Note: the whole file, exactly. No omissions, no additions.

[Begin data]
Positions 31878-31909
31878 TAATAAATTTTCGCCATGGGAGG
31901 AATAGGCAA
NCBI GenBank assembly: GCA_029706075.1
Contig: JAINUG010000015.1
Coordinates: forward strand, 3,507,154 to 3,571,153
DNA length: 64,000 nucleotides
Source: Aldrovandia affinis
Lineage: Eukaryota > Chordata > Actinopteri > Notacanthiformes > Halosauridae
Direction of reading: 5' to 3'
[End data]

Positions 31878-31909
31878 TAATAAATTTTCGCCATGGGAGG
31901 AATAGGCAA
NCBI GenBank assembly: GCA_029706075.1
Contig: JAINUG010000015.1
Coordinates: forward strand, 3,507,154 to 3,571,153
DNA length: 64,000 nucleotides
Source: Aldrovandia affinis
Lineage: Eukaryota > Chordata > Actinopteri > Notacanthiformes > Halosauridae
Direction of reading: 5' to 3'